May 18, 2024
News Opinion

MICHAEL WOLSEY: Why it’s time to talk to Sinn Féin

Sinn Fein says its spending proposals have been costed by the Department of Finance. The claim is true but misleading. They have been costed like a bookie costs a bet.

If I ask a bookmaker for the financial implications of putting €10 on a 200-1 outsider, he will tell me that if it wins I will be €2,000 richer, if not I will lose my tenner.

He will have accurately costed my proposal but that does not make it sensible. Backing a 200-1 outsider remains a very risky venture and the same can be said for Sinn Féin’s policies.

It was clear from Tuesday night’s televised debate that some of them have not even been costed by the party, never mind the Department of Finance.

When  asked how Sinn Féin would provide pensions for an aging population without extending the pension age, Mary Lou McDonald replied that “the demographics would look after themselves “. When asked to elaborate on a promise to make   “a massive “ investment in charging points for electric cars, she was unable to give even a rough estimate of how many points that would be or what they would cost.

Sinn Féin’s election promises add up to a bill of €22bn in additional spending which is twice what the Department of Finance believes the country can afford. Economist Jim Power has called them “dangerous and fiscally irresponsible”.

That’s why I don’t want to see Sinn Féin in government. Nevertheless, I believe the refusal of Fine Gael and Fianna Fáil to even contemplate that possibility is wrong. It is arrogant. And it is hypocritical – because both parties constantly urge such power-sharing on unionists at Stormont.

Unionists have a fundamental philosophical difference with Sinn Féin over partition and must feel very uneasy about legacy issues such as the Breege Quinn controversy. For DUP leader Arlene Foster it goes further: Sinn Féin’s pals in the IRA murdered her father.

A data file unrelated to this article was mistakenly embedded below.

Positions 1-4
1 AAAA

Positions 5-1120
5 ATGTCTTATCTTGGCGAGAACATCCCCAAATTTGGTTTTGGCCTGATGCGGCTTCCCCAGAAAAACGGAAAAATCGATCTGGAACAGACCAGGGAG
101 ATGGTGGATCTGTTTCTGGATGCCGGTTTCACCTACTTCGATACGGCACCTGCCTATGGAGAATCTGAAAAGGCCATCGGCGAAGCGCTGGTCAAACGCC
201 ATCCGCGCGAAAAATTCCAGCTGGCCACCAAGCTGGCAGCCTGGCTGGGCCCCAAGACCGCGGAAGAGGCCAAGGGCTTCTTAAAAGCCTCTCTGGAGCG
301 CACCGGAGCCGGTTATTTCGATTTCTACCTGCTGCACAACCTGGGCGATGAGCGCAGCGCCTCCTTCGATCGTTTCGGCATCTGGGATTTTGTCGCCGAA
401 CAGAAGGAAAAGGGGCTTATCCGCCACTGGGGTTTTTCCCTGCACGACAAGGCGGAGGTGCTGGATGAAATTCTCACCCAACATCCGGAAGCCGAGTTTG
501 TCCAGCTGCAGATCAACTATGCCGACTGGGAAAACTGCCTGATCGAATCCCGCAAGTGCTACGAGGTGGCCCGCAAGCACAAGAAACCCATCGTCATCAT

Both FF and FG expect Ms Foster and her party to work with Sinn Féin in government but they are not prepared to even talk about that option with Mary Lou McDonald.

Coalition formation is a matter of give and take. You see how many of your policies your maybe-partner is prepared to accept and and how many of its more objectionable proposals your maybe-partner is prepared to drop. Only then will you know if you can do business together.

Between Sinn Féin and the traditional governing parties there is a fiscal gap of €11bn and I fear it is too wide to bridge. Personally, I would prefer another Confidence and Supply arrangement or even a grand coalition. I don’t want to take a 200-1 gamble with the nation’s money and my grand-children’s future. But if Sinn Féin is prepared to shorten the odds by dropping some of its more extreme policies, I might take a different view.

And so might many supporters of Fine Gael and Fianna Fáil. Maybe it won’t be possible for those parties to do business with Sinn Féin. But they will never know unless they try.

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